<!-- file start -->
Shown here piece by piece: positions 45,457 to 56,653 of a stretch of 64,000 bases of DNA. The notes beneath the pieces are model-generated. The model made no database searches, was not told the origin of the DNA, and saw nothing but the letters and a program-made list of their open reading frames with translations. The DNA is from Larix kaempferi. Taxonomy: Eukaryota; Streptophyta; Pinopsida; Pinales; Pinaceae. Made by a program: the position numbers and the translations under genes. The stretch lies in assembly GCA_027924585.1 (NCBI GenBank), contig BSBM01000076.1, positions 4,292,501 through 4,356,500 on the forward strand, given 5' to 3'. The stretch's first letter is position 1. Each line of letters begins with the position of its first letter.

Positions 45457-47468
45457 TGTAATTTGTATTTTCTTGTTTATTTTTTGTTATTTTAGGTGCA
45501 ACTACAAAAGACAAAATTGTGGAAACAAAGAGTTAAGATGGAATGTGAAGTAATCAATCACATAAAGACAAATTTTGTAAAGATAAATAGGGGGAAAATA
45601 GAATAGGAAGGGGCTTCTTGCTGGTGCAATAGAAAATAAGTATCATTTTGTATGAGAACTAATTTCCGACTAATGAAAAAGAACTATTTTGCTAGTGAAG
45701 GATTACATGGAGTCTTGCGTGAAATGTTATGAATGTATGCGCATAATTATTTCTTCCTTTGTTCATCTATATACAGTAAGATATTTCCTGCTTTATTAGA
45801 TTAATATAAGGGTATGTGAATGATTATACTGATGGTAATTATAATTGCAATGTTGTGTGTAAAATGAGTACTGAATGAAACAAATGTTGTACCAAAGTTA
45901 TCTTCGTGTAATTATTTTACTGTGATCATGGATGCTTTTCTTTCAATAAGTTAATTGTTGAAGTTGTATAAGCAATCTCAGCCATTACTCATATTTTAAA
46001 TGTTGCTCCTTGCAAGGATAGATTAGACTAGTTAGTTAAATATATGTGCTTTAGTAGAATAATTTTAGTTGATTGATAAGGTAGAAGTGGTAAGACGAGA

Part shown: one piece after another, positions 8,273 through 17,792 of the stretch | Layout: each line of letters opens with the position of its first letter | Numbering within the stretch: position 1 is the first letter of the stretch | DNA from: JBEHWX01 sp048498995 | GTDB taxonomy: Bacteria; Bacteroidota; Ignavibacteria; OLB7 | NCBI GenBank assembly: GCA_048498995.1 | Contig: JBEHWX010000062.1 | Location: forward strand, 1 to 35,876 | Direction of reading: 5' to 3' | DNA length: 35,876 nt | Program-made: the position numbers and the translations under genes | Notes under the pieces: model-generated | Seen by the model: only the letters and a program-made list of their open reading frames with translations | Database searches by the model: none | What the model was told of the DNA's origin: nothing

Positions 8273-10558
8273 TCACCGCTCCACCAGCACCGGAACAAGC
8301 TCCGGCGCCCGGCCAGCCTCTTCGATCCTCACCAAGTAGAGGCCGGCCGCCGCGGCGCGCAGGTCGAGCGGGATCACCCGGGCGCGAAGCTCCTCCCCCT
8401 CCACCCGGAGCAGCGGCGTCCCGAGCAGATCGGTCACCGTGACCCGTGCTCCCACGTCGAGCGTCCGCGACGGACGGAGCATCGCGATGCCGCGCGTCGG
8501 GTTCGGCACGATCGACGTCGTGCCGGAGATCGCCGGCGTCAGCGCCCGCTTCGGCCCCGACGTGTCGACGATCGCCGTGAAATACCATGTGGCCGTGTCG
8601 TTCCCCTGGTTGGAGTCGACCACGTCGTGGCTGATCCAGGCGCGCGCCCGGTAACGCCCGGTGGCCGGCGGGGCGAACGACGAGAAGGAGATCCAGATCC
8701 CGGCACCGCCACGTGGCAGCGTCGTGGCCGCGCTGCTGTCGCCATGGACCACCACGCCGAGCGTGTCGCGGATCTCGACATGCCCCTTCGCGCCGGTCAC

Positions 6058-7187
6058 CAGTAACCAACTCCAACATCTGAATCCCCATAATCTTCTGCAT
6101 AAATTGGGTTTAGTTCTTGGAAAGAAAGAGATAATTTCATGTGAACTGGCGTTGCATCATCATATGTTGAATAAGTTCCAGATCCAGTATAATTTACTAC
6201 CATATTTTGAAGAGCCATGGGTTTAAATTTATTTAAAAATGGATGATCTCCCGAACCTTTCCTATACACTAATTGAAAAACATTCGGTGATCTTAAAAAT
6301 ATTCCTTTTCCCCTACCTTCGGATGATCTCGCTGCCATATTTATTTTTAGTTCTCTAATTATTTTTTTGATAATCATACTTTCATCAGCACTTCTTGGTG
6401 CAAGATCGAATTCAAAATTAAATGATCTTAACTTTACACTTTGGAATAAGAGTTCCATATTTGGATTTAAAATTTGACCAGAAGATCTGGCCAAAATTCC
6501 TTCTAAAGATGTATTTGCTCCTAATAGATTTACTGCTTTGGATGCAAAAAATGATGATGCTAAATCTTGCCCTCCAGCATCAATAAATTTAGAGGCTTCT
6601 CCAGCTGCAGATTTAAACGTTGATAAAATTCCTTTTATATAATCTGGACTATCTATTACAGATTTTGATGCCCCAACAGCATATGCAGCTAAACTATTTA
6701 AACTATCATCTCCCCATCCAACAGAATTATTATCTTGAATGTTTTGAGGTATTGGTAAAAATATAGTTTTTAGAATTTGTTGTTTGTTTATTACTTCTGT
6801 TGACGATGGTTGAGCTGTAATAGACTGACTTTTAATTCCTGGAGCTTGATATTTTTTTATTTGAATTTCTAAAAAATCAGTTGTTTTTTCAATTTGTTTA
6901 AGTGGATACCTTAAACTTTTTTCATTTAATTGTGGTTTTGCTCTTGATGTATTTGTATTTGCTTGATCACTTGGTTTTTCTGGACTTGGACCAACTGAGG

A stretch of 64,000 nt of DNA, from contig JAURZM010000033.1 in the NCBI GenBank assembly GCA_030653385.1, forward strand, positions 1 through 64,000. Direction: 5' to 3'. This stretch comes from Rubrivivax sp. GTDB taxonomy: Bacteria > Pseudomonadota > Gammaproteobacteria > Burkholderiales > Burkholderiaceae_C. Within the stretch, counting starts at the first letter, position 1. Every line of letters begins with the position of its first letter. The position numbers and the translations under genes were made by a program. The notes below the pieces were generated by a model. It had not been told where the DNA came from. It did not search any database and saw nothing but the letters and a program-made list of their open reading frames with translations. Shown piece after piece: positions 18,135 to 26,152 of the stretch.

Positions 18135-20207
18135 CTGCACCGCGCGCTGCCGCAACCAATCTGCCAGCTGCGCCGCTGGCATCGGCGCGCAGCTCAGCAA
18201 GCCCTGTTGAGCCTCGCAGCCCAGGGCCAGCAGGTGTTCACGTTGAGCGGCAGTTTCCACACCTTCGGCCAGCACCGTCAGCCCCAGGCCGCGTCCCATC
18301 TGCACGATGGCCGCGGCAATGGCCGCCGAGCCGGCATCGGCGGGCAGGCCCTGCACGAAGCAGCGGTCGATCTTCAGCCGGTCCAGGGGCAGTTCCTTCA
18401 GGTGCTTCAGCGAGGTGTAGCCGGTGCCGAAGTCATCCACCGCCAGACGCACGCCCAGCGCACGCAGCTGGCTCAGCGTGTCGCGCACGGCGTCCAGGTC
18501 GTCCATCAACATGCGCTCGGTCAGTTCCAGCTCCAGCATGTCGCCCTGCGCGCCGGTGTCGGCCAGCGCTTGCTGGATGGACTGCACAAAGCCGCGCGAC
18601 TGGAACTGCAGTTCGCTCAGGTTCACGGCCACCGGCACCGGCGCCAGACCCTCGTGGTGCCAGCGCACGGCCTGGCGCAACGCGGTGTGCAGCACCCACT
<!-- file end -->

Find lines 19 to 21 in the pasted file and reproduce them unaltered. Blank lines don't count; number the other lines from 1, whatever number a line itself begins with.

6058 CAGTAACCAACTCCAACATCTGAATCCCCATAATCTTCTGCAT
6101 AAATTGGGTTTAGTTCTTGGAAAGAAAGAGATAATTTCATGTGAACTGGCGTTGCATCATCATATGTTGAATAAGTTCCAGATCCAGTATAATTTACTAC
6201 CATATTTTGAAGAGCCATGGGTTTAAATTTATTTAAAAATGGATGATCTCCCGAACCTTTCCTATACACTAATTGAAAAACATTCGGTGATCTTAAAAAT